secondary water barrier FAQs

A secondary water barrier is the layer of material that is placed directly on the roof deck under the primary outer roof covering of shingles, tile, metal, etc. Here are a few reasons why Floridians find that building codes often require them to add this component to their roofing system. 

But We Don’t Have Any Ice!

A secondary water barrier is also referred to sometimes as an Ice & Water Barrier.

First off, don’t trip up on that word “Ice.”

The same properties that prevent ice from backing up under the underlayment that serves as the initial covering on your roof prevent windblown rain from getting to the wood sheathing of your roof as well.

As the hurricane force winds would move over a house, the primary roof cover would be blown off. With the primary cover gone, the materials under them, the secondary water barrier, would then become exposed to the driving winds and rains.

An Improvement Over Felt Paper

The hurricanes that have moved through Florida prove that a different type of underlayment than felt should be considered.

Traditional felt paper underlayment, while it does a good job at stopping leaks, has problems standing where the sheet overlaps the row below and where nails or other fastenings penetrate the felt paper.

When a nail or fastener goes through the felt paper, it creates a hole that is not sealed. Water can get under the nailhead, seeping down the shaft of the nail into the roof below.

After Hurricane Charlie hit in 2004, roofing contractors looked at many roofing failures. Something they consistently saw was that structures that had felt nailed to their roof decks either had the felt blow off or even if it stayed, once exposed could not prevent massive water damage to the homes and businesses it was supposed to protect.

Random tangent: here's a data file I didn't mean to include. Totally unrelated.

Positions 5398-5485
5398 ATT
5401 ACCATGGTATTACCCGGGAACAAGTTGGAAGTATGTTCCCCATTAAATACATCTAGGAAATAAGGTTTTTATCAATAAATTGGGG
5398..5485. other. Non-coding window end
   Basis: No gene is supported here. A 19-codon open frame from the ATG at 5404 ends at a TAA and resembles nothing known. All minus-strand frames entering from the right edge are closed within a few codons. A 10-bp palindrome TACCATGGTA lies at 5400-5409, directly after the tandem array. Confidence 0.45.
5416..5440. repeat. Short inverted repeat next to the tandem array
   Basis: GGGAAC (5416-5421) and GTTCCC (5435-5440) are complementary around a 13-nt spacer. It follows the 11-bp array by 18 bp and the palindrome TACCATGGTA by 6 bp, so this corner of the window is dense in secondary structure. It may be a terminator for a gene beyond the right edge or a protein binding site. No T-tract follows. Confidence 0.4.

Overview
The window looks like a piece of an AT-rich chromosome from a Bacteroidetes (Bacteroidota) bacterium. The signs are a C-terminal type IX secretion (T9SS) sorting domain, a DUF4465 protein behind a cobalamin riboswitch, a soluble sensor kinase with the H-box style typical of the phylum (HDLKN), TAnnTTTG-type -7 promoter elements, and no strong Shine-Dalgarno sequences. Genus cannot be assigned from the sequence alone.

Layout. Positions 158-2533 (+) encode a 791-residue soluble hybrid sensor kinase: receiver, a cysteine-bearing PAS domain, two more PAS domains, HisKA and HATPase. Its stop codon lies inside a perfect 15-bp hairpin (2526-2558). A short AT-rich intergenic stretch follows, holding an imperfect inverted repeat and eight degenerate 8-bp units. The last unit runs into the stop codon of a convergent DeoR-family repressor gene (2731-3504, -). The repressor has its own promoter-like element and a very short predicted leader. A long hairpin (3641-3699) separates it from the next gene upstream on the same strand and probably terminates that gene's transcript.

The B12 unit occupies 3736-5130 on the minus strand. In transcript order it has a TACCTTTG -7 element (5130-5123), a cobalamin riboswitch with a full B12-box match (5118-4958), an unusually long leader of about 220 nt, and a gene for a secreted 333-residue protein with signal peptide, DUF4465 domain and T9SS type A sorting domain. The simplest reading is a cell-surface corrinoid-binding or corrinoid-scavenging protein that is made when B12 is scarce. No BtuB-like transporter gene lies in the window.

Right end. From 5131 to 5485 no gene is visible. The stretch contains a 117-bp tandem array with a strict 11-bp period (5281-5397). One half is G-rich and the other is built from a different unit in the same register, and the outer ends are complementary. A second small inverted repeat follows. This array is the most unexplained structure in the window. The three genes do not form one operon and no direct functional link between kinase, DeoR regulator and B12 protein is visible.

Properties with roofs covered in self-adhering water barriers fared much better.

Under tropical storm or hurricane conditions the seams will lift, causing the felt paper to tear and expose the roof deck when subjected to strong wind conditions.

Why It’s a Good Idea to Use a Secondary Water Barrier Like Ice & Water

The Ice & Water Barriers are made of a self-adhering, self-sealing, rubberized material that not only adheres to the roof, but also forms a seal around all nail penetrations. Because Ice & Water Barrier adheres directly to the roof’s surface it will not blow off unless the whole roof deck blows off.

This secondary water barrier has proven so effective because it is a true water barrier. If necessary, a roof deck that has been completely covered by an ice and water barrier can be left exposed for 30 to 120 days without the worry of the effects of UV rays.

This has been a saving grace at times, when major storms have hit the region and primary roofing materials have been in short supply. Had a felt material been used, UV light rays would have started deteriorating the underlayment before the primary roof was installed. It is so effective at preventing leaks due to driving rain that the state of Florida made it a required building material in 2007.

Insurance Benefits

Although the state Florida building codes have relaxed to again allow felt underlayment, most insurance companies give rebates to homeowners who have a quality secondary water barrier installed when replacing their roof.

Insurers have found that homeowners with a self-adhering Ice & Water Barrier for their secondary roof covering have longer lasting roofs. They have also found that Ice & Water Barrier can reduce the risk of damage due to the consequences of a major storm.

Imperial Roofing Contractor knows the roofing codes and has the expertise you need when replacing your roof.

Talk to us today about secondary water barriers – and all your roofing needs.

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